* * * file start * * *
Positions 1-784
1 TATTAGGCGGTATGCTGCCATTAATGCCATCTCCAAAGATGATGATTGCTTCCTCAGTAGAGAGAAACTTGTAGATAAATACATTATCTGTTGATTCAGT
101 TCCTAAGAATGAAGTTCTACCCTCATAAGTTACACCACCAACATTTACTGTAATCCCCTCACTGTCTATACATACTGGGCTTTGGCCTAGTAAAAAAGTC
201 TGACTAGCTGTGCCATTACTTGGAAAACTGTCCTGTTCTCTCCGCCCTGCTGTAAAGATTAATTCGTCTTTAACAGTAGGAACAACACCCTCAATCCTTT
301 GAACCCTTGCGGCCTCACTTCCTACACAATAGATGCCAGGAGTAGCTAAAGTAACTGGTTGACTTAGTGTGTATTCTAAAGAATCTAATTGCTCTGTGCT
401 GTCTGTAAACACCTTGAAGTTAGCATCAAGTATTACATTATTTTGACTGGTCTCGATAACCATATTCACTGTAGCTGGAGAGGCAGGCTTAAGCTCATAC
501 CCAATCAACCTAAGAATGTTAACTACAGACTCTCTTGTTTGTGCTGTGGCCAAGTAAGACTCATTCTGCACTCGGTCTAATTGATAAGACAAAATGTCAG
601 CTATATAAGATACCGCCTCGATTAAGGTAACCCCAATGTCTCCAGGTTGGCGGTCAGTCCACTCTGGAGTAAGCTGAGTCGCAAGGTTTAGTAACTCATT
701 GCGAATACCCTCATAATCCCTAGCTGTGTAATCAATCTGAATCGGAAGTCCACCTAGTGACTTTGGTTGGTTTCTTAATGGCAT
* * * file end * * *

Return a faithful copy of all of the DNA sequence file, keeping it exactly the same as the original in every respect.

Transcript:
Positions 1-784
1 TATTAGGCGGTATGCTGCCATTAATGCCATCTCCAAAGATGATGATTGCTTCCTCAGTAGAGAGAAACTTGTAGATAAATACATTATCTGTTGATTCAGT
101 TCCTAAGAATGAAGTTCTACCCTCATAAGTTACACCACCAACATTTACTGTAATCCCCTCACTGTCTATACATACTGGGCTTTGGCCTAGTAAAAAAGTC
201 TGACTAGCTGTGCCATTACTTGGAAAACTGTCCTGTTCTCTCCGCCCTGCTGTAAAGATTAATTCGTCTTTAACAGTAGGAACAACACCCTCAATCCTTT
301 GAACCCTTGCGGCCTCACTTCCTACACAATAGATGCCAGGAGTAGCTAAAGTAACTGGTTGACTTAGTGTGTATTCTAAAGAATCTAATTGCTCTGTGCT
401 GTCTGTAAACACCTTGAAGTTAGCATCAAGTATTACATTATTTTGACTGGTCTCGATAACCATATTCACTGTAGCTGGAGAGGCAGGCTTAAGCTCATAC
501 CCAATCAACCTAAGAATGTTAACTACAGACTCTCTTGTTTGTGCTGTGGCCAAGTAAGACTCATTCTGCACTCGGTCTAATTGATAAGACAAAATGTCAG
601 CTATATAAGATACCGCCTCGATTAAGGTAACCCCAATGTCTCCAGGTTGGCGGTCAGTCCACTCTGGAGTAAGCTGAGTCGCAAGGTTTAGTAACTCATT
701 GCGAATACCCTCATAATCCCTAGCTGTGTAATCAATCTGAATCGGAAGTCCACCTAGTGACTTTGGTTGGTTTCTTAATGGCAT